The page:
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Employee Relations

How to confront mistake-prone employees

It’s never easy for managers to confront an employee whose performance is slipping or who has begun making more mistakes. Here are some key rules of engagement.

When bias charges loom, documentation proves discipline was warranted

When it comes to terminating an employee for poor performance, careful documentation is essential. Make sure you can later explain exactly how you handled the employee’s performance problems.

Your own detective work can pay off in court

Employees have only a limited amount of time in which to file lawsuits. However, judges sometimes bend over backwards to give late filers a second chance. When that happens, it may be worth finding out why the delay occurred.

HR pros, bosses beware! Shoddy harassment investigation may create personal liability

If you don’t do enough to end reported harassment, you may be found liable under New York state and New York City law for aiding and abetting that harassment. In fact, it’s just as if you were the harasser yourself—you could be subject to personal liability.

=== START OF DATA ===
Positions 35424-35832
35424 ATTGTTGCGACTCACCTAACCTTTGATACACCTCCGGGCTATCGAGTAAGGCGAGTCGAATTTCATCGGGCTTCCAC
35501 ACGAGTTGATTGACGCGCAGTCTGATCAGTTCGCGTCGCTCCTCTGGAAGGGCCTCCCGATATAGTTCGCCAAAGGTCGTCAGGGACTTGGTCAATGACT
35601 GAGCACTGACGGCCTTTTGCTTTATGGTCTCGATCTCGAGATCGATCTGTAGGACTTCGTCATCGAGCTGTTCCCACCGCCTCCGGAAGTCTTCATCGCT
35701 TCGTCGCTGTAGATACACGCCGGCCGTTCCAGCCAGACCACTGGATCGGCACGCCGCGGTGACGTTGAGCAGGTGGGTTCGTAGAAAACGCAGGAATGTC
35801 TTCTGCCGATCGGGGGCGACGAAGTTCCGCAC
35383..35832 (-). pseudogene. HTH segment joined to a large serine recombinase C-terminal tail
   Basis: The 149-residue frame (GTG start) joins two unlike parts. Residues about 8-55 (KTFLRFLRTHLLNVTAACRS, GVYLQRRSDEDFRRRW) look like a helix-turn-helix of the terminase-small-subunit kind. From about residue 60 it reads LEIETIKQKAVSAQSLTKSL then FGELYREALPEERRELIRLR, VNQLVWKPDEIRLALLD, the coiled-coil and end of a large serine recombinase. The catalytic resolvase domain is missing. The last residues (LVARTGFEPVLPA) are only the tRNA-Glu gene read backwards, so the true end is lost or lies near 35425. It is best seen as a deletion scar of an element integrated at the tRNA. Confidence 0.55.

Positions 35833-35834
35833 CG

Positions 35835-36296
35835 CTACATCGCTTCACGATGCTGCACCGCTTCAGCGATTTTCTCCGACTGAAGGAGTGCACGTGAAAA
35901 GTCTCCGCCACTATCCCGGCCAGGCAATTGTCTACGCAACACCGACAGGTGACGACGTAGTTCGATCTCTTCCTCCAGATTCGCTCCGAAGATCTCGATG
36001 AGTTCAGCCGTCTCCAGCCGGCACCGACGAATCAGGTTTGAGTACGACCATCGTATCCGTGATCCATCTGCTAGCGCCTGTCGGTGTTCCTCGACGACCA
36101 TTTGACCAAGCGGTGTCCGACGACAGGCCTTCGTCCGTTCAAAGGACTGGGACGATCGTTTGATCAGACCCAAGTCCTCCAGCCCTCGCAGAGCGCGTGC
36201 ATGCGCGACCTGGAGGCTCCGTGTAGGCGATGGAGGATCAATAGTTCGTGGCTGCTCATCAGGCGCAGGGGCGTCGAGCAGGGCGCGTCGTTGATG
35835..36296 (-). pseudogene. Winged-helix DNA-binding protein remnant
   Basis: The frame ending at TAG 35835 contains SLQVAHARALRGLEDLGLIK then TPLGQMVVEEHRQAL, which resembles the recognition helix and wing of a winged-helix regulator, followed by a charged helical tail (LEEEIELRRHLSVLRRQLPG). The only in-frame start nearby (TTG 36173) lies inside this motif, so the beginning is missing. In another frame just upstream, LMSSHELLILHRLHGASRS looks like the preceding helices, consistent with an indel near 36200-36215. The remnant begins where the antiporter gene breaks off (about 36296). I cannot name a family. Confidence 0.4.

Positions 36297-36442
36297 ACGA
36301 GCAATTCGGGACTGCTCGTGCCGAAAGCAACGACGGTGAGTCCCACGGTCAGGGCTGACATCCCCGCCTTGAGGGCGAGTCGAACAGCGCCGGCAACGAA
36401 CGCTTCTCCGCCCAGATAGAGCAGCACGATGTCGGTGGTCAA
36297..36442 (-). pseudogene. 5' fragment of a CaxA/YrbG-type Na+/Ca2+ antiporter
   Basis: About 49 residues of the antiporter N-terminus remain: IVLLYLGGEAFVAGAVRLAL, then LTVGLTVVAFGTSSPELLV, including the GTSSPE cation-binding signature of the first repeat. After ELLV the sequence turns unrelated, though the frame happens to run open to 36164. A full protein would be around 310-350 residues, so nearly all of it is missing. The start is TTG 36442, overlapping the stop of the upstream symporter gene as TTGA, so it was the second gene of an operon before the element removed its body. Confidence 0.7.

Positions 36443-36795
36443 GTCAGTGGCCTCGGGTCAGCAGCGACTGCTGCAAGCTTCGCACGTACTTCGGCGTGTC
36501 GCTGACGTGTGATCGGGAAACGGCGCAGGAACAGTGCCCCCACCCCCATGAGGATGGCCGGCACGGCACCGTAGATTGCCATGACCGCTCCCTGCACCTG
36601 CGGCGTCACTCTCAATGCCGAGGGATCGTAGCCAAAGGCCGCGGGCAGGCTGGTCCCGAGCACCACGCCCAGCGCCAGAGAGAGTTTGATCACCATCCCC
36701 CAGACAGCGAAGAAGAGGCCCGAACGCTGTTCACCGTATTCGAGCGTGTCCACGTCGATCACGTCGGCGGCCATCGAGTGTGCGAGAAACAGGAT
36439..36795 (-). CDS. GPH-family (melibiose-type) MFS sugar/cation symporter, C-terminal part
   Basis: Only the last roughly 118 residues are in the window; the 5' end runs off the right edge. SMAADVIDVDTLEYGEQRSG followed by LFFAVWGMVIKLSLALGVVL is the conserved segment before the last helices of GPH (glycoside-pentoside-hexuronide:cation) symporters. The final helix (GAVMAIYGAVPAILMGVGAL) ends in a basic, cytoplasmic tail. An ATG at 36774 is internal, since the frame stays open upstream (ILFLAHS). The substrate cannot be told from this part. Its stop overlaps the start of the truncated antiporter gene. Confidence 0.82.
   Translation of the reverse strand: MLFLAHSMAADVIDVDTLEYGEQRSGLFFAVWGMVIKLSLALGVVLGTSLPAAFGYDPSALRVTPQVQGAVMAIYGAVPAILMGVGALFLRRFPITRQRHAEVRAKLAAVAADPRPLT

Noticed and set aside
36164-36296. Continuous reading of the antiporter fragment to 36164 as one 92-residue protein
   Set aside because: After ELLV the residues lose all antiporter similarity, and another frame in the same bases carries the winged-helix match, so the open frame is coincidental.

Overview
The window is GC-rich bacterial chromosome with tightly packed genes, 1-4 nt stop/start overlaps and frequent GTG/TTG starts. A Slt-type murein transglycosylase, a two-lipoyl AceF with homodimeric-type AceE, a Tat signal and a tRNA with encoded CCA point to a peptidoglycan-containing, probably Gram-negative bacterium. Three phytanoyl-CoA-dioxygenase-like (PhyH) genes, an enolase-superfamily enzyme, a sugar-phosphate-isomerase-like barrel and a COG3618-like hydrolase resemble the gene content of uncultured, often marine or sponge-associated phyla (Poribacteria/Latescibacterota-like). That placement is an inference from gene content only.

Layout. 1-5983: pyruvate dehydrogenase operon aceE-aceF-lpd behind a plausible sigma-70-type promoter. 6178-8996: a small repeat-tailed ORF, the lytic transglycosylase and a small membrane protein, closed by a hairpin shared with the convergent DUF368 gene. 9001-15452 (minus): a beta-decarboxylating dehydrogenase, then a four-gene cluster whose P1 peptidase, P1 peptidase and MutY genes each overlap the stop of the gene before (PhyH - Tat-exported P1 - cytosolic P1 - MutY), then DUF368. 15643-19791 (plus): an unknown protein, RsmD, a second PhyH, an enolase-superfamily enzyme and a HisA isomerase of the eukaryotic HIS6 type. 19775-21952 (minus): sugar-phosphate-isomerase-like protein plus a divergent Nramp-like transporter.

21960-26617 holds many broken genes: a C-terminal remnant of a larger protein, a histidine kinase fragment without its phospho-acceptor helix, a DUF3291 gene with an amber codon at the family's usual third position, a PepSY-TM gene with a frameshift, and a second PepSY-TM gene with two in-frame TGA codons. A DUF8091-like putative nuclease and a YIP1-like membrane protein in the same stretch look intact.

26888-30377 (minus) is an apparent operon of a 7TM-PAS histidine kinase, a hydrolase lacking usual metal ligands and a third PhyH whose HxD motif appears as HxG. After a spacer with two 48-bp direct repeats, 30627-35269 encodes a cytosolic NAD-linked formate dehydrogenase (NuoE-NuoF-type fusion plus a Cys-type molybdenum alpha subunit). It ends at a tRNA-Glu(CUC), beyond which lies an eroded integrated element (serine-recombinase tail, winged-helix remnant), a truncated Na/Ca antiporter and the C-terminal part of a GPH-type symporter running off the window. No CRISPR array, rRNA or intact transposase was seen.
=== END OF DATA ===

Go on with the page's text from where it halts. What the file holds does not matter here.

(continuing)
Progressive discipline is great, but retain the right to fire immediately if necessary

If you have a progressive discipline system, give yourself some wiggle room. Make sure you retain the right to immediately terminate an employee when necessary.

Protected activity occurred long ago? Discipline now won’t cost a retaliation suit

If an employee complains about discrimination or takes protected leave, beware taking any action that smacks of retaliation. Otherwise, you are risking a lawsuit.

Workers’ comp pending? Discipline with care

Are you disputing an employee’s workers’ compensation claim? Be careful how you handle absences during the time the case is working its way through the system.

Not every suspension is retaliation

HR professionals sometimes warn managers that suspending an employee without pay can backfire—even if it’s for what seem like legitimate reasons. The problem is the potential for a retaliation lawsuit if the employee has previously complained about discrimination.

Document performance to beat bias claims

When a fired employee claims he was the victim of discrimination, be prepared to show that the real reason for termination was poor performance. That requires keeping detailed documentation of any work deficiencies.

Snapshot: Who is most responsible for giving workers what they need to succeed?

HR, IT and top brass all have some effect on employee success, but none matter more than immediate bosses.